"Federal Rule of Civil Procedure 8(a)(2) requires only 'a short and plain statement of the claim showing that the pleader is entitled to relief,' in order to 'give the defendant fair notice of what the . . . claim is and the grounds upon which it rests.'" Twombly, 127 S. Ct. at 1964 (quoting Conley v. Gibson, 355 U.S. 41, 47 (1957)). "While a complaint attacked by a Rule 12(b)(6) motion to dismiss does not need detailed factual allegations, a plaintiff's obligation to provide the 'grounds' of his 'entitle[ment] to relief' requires more than labels and conclusions, and a formulaic recitation of the elements of a cause of action will not do." Twombly, 127 S. Ct. at 1964-65 (internal citations omitted); see also FED. R. CIV. P. 8(a)(2). "Factual allegations must be enough to raise a right to relief above the speculative level on the assumption that all the allegations in the complaint are true (even if doubtful in fact)." Id. at 1965 (internal citations omitted).

Factual allegations must be well-pleaded to give rise to an entitlement to relief:

[A] court considering a motion to dismiss can choose to begin by identifying pleadings that, because they are no more than conclusions, are not entitled to the assumption of truth. While legal conclusions can provide the framework of a complaint, they must be supported by factual allegations. When there are well-pleaded factual allegations, a court should assume their veracity and then determine whether they plausibly give rise to an entitlement to relief.

Ashcroft v. Iqbal, 129 S. Ct. 1937, 1950 (2009).

In reviewing a motion to dismiss, pursuant to Rule 12(b)(6), a court may consider the allegations of the complaint, as well as documents attached to or specifically referenced in the complaint, and matters of public record. Pittsburgh v. W. Penn Power Co., 147 F.3d 256, 259 (3d Cir. 1998); see also 5B Charles Alan Wright & Arthur R. Miller, Federal Practice & Procedure: Civil 3d § 1357 (3d ed. 2007). "Plaintiffs cannot prevent a court from looking at the texts of the documents on which its claim is based by failing to attach or explicitly cite them." In re Burlington Coat Factory Sec. Litig., 114 F.3d 1410, 1426 (3d Cir. 1997).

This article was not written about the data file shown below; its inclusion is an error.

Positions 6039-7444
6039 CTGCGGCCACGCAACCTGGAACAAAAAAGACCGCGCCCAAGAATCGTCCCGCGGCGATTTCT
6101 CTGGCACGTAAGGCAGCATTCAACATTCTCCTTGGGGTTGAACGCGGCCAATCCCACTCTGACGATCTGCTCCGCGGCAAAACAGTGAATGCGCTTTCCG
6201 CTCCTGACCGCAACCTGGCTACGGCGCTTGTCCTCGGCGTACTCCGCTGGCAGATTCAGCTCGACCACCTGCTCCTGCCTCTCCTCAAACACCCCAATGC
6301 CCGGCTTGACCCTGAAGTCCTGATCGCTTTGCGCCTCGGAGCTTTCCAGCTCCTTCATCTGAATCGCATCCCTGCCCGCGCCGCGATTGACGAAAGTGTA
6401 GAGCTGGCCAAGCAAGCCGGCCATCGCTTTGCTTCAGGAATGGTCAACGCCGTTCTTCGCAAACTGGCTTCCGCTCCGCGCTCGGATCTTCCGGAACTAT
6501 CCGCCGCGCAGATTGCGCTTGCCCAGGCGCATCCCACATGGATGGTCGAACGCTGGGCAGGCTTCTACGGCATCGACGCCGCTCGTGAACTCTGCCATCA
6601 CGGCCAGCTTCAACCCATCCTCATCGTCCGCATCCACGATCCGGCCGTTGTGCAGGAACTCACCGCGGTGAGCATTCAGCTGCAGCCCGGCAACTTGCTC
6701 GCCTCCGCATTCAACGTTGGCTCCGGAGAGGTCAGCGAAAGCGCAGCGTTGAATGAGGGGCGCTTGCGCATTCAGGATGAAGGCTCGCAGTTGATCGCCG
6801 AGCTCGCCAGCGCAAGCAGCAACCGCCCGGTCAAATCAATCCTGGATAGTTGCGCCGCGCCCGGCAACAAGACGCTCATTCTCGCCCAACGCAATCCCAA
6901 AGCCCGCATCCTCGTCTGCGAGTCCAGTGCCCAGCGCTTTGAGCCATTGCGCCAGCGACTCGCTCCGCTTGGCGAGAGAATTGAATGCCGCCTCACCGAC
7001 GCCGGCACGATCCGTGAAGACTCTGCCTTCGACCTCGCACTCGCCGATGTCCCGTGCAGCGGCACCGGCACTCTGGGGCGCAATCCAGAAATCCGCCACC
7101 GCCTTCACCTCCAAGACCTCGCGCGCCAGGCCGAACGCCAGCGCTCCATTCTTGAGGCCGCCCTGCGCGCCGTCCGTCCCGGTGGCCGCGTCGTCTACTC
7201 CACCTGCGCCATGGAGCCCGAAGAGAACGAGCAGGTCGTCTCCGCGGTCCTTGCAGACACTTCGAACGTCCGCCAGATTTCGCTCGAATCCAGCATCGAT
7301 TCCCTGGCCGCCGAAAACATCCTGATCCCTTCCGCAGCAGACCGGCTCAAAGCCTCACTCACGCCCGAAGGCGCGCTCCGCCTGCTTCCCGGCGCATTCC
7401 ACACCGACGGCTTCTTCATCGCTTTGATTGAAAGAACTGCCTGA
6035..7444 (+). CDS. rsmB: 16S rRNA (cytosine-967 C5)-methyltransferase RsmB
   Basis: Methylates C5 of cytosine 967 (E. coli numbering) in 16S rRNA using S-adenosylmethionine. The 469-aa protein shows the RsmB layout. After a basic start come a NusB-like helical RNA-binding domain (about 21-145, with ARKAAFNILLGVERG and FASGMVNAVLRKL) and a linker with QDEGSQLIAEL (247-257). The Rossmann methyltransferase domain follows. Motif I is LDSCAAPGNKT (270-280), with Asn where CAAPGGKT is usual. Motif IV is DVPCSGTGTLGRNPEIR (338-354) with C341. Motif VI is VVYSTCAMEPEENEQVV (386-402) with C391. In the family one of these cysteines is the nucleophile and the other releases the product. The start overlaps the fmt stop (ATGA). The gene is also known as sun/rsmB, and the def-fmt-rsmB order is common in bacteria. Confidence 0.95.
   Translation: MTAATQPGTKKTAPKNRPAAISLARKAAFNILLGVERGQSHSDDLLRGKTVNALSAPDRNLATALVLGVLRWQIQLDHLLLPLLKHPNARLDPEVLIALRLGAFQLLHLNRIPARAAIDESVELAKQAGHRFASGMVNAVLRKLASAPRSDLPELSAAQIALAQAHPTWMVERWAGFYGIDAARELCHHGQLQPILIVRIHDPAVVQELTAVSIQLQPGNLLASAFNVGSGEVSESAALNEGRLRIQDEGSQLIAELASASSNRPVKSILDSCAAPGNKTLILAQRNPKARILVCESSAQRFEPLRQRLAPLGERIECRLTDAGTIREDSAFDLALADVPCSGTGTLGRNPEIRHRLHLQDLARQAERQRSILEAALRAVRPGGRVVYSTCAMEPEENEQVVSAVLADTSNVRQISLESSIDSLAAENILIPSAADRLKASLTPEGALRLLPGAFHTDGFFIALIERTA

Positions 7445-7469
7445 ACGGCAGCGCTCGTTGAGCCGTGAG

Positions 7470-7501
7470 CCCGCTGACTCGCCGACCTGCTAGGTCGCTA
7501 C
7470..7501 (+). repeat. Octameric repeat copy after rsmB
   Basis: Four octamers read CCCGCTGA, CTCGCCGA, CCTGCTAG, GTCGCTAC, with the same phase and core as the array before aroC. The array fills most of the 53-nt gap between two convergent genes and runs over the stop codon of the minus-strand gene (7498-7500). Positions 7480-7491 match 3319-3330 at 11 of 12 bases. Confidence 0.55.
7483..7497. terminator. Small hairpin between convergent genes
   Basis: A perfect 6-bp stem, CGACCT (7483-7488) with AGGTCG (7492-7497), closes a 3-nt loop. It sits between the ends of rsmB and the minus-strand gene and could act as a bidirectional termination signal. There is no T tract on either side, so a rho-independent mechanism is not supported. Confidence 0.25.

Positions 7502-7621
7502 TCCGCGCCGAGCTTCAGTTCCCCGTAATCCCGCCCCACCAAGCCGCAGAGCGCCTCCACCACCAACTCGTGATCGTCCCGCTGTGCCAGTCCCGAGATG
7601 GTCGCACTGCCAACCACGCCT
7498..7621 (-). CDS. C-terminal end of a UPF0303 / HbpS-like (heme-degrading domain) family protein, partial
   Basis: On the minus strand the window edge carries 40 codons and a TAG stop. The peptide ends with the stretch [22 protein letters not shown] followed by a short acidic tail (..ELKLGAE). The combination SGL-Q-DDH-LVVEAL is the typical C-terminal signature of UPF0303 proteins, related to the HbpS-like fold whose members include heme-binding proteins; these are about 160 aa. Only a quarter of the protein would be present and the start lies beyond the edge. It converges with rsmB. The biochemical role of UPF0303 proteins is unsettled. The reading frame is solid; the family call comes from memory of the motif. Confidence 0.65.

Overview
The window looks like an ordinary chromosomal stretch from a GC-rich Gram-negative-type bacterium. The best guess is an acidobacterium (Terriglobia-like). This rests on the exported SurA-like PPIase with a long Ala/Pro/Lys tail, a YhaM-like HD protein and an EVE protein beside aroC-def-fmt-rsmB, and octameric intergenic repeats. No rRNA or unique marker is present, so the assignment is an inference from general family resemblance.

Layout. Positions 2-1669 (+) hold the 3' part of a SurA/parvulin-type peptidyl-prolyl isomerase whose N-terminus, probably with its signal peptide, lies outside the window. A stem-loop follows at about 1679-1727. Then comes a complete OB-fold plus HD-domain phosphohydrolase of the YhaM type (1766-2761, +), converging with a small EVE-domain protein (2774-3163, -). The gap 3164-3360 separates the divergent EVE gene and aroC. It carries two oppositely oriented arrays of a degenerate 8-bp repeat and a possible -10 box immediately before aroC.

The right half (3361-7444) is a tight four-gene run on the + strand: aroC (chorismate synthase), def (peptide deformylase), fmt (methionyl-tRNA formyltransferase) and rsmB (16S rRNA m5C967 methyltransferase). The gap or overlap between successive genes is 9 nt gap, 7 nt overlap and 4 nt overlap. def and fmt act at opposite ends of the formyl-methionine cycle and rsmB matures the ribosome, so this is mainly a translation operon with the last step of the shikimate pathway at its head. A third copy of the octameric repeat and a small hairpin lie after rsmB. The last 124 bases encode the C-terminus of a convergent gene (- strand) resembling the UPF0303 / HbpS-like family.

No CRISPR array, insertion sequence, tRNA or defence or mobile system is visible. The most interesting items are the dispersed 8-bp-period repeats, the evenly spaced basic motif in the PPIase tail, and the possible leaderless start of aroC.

The Supreme Court has characterized dismissal with prejudice as a "harsh remedy." New York v. Hill, 528 U.S. 110, 118 (2000). Dismissal of a count in a complaint with prejudice is appropriate if amendment would be inequitable or futile. Alston v. Parker, 363 F.3d 229, 235 (3d Cir. 2004). "When a plaintiff does not seek leave to amend a deficient complaint after a defendant moves to dismiss it, the court must inform the plaintiff that he has leave to amend within a set period of time, unless amendment would be inequitable or futile." Grayson v. Mayview State Hosp., 293 F.3d 103, 108 (3d Cir. 2002).

DISCUSSION

Defendants move to dismiss the Amended Complaint on a number of grounds, including that this action is barred by res judicata and New Jersey's entire controversy doctrine. This Court finds that these arguments hit the mark, but only as to a subset of the claims in the Amended Complaint.

There were some unusual aspects to the briefing of these motions. Both moving briefs filed by Defendants argue that the Amended Complaint should be dismissed pursuant to New Jersey's entire controversy doctrine. Plaintiff's opposition brief did not address the entire controversy doctrine. Chiesa filed a reply brief, however, which treats Plaintiffs' opposition brief as if it did address the entire controversy doctrine. Plaintiffs then, on March 6, 2013, filed a letter contending that Defendants had raised the entire controversy doctrine for the first time in their reply, seeking leave to file a sur-reply so that they might address this new argument. This Court granted Plaintiffs leave to file a sur-reply, not because they were correct that Defendants raised the entire controversy doctrine for the first time on reply, but because this Court considered it important to get Plaintiffs' response to the entire controversy doctrine argument that they had previously overlooked. Plaintiffs then filed a sur-reply which, belatedly, addressed the issue of the entire controversy doctrine.